MARIETTA, Georgia — Civil rights icon Rep. John Lewis (D-GA) stood in front of 50 Jon Ossoff volunteers at a campaign barbecue on Saturday and gave them a direct call to action.
"The vote is precious and sacred. It is the most powerful nonviolent tool we have,” he said. "There are some in this country who still seek to deny some of us our right to vote. We can fight back by exercising that right."
Lewis’s somberness cut through the festive atmosphere at Ossoff’s get-out-the-vote rally, which featured pickup football, pulled-pork sandwiches, and a woman dancing in an inflatable dinosaur costume.
If Ossoff wins the DCCC should have to invest in giant dancing inflatable dinosaurs for every district in the country pic.twitter.com/lJUbYCf4I9— Jeff Stein (@JStein_Vox) June 17, 2017
But Lewis is right that both sides are going to need every vote. On Tuesday, voters across Georgia’s Sixth Congressional District will choose between Ossoff and Republican Karen Handel, Georgia’s former secretary of state, in the most expensive House race in history and the most highly anticipated special election of the year.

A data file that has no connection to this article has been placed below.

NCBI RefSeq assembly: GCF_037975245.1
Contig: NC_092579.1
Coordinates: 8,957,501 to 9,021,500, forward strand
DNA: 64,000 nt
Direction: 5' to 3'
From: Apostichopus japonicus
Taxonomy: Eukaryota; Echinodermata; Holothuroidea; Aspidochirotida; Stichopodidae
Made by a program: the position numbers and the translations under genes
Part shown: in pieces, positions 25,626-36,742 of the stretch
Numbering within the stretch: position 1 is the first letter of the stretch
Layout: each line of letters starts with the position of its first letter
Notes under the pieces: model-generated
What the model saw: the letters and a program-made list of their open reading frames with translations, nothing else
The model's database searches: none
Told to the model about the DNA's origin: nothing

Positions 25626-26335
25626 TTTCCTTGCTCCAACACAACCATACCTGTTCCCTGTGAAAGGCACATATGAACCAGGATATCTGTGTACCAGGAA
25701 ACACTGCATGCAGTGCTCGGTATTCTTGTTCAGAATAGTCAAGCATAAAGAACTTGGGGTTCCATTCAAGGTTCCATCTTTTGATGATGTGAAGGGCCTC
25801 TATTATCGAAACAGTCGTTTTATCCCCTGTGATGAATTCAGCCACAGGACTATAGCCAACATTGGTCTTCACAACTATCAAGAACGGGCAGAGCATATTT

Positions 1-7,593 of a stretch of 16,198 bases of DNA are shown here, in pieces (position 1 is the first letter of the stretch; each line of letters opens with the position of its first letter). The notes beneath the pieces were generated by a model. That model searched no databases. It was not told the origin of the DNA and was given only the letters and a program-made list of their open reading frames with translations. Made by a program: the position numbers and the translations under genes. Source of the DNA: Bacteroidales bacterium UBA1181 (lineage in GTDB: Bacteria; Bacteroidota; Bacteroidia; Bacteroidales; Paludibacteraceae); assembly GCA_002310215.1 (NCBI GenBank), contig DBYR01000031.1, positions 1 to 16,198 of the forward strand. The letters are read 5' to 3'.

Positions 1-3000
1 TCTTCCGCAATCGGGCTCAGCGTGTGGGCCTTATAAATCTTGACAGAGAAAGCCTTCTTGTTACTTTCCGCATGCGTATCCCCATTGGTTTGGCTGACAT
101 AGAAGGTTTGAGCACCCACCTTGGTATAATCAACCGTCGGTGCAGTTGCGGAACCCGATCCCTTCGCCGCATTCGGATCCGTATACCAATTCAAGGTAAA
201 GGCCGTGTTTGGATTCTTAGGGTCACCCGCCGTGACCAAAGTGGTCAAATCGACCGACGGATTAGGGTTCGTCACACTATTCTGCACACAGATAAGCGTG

Polling over the past three weeks suggests Ossoff has a narrow but potentially shrinking lead over Handel, whose big campaign event Sunday featured Agriculture Secretary Sonny Perdue and Health and Human Services Secretary Tom Price, who held the Georgia Sixth seat before he was appointed to run HHS by Trump.
Five polls have been released in June, and four show Ossoff with a lead that’s somewhere between 7 points and 1 point, according to RealClearPolitics’ polling average. However, one of those polls showed the race in a dead heat, and a poll at the beginning of May showed Handel leading by 2 points.
Moreover, Ossoff’s lead appears to have diminished slightly. Though a poll released June 8 had Ossoff up by 7 points, the most recent one we have — from Fox 5 Atlanta — shows the Democrat’s lead being cut to a single point.
Ossoff came in first in the first round of voting this April in Georgia’s unusual “jungle primary” system, which featured more than a dozen other candidates. But he didn’t clear 50 percent of the vote in that race, setting up Tuesday’s runoff election, in which Republicans will have consolidated behind Handel.
Signs points to massive turnout in the race. More than half of the district’s voters have been contacted in person by Ossoff’s campaign, according to the Atlanta Journal-Constitution. The New York Times’s Nate Cohn says that 40,000 people who didn’t vote in the runoff this March have already cast a ballot this time around.
“It will all come down to turnout,” Ossoff told his supporters at his rally. “Let’s make sure we get out there and vote.”